Steamboat Springs Ride Snowboards gets bombarded with the work of young artists hoping to get their designs on the company's snowboards.
"I see tons and tons and tons and tons of portfolios and e-mails every year," Ride creative director Mike Styskal said.
Most of them he has to turn down.
"It may be a great piece of art itself, but most don't fit the Ride profile," Styskal said.
The profile is a sophisticated strategy of identifying what consumers want and what works on the unique shape of a snowboard.
But Ride artists aren't slouches. The artistry of Syd Mead, for example, whose futuristic design appeared on J.J. Thomas' board when he won a bronze medal in the Salt Lake City Olympics, can be seen in the groundbreaking films "Bladerunner" and "Aliens."
But it's not easy saying "no" to all those potential artists, which is why when Steamboat Springs Arts Council member and artist Susan Schiesser contacted the company about helping with a snowboard art competition, Styskal, and Ride art director Mark Fankhauser, jumped on it.
"It's just a way we can give back to the community," he said.
Through the Small Works Gallery at the Art Depot, Schiesser is organizing an international design competition and exhibit that will run after the first of the year in Steamboat Springs.
With help from Steamboat Powder Cats and Toys in the Attic, there is enough wall space to hang 1,000 designs, all on 6.5-by-33.5-inch pieces on a foam core in a classic snowboard shape.
Artists can download the template at www.ridesnowboard.com and go to work.
Styskal and Fankhauser will judge the competition, and Ride Snowboards will help out with $1,000 worth of prizes for the competition. Powder Cats also is donating a day of backcountry skiing to the Arts Council to give as a prize.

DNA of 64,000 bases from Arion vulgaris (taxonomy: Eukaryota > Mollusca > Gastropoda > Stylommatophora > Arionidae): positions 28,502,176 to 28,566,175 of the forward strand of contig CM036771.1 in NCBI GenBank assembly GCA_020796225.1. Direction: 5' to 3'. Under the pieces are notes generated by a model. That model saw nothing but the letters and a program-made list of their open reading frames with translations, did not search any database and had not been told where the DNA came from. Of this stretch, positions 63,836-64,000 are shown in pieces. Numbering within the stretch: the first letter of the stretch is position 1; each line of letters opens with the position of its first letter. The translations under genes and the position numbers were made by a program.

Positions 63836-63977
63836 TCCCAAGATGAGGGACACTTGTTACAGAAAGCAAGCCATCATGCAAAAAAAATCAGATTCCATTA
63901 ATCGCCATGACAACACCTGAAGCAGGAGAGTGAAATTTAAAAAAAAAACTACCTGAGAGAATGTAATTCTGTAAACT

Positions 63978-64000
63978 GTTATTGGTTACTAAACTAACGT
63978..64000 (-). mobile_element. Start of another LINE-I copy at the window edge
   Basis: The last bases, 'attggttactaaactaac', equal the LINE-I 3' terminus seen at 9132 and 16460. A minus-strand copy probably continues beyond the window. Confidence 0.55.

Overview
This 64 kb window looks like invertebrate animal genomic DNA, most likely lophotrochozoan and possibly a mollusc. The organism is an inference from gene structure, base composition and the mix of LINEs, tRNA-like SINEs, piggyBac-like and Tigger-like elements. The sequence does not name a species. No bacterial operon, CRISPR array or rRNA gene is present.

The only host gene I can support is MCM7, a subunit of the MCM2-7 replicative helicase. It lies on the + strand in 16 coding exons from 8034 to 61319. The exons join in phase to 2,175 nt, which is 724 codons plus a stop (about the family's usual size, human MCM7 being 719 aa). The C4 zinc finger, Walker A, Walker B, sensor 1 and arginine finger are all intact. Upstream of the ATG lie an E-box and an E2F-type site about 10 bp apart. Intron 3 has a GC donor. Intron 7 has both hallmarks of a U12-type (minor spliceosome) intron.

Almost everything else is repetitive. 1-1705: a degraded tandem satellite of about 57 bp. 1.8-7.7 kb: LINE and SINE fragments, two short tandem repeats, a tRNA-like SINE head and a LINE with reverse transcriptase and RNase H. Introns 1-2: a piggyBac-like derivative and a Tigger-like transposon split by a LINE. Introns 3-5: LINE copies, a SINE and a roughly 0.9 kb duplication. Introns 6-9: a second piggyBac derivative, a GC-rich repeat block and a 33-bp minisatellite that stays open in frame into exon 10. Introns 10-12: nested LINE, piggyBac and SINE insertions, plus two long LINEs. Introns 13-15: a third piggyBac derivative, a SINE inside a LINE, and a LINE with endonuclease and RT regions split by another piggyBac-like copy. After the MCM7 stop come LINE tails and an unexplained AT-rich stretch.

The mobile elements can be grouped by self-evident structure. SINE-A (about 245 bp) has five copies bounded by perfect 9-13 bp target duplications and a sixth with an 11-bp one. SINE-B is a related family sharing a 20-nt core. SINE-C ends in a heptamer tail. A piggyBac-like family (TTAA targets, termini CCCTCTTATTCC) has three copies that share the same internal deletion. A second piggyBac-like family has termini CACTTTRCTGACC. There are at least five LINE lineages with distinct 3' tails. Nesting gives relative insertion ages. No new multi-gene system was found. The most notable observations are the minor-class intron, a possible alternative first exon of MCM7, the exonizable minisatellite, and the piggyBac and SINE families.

"Every piece that is entered will hang," Schiesser said.
Originally, Schiesser was searching for an idea that would artistically reflect the culture of snowboarders and then present it in the Small Works Gallery.
"I was trying to look for art themes or art titles that would bring a new demographic into the Arts Council," she said. "No one really has addressed that culture as an art form, in the context of its art."
She contacted about 12 different companies in the snowboard industry for ideas and support. While talking with the Ride guys, the idea of having a snowboard graphic competition came up, and they went with it.
"Ride responded first and most enthusiastically," Schiesser said. "If you go to their Web site and look at the gallery, some of their stuff is amazing."
Though Ride has become known for some of the most unique graphics being put on snowboards, Styskal is hesitant to admit to a small oddity in its crew of professional artists.
"None of the professionals snowboard," he said. "They just hate it when I tell people that."
The top graphics at the competition most likely won't end up on a Ride snowboard, Styskal said. However, there may be a few contacts made with the artists, he said.
"They will get a chance to learn about what works and what doesn't work," he said.
As an art project, designing a snowboard does have some challenges.
Tim Southern, 25, who lives in Ontario, Canada, was the first person to enter the competition.
"It does create a design challenge," said Southern, who already is working on a few sketches. "You have to look at the images and how it's going to look on the board. Plus, you have to think about where the bindings are going to be and what it's going to look like when riding."
Though it is a challenge, as Schiesser explained, there aren't any limitations on the content of the design. Ride's new line of boards has graphics of nature photographs, detailed futuristic scenes, tattoo-inspired art and mixed-media-collage-like pieces.
Interested artists need to submit the $10 entry fee along with an intent-to-enter notification by Dec. 9. The exhibit will run from Jan. 20 to March 23.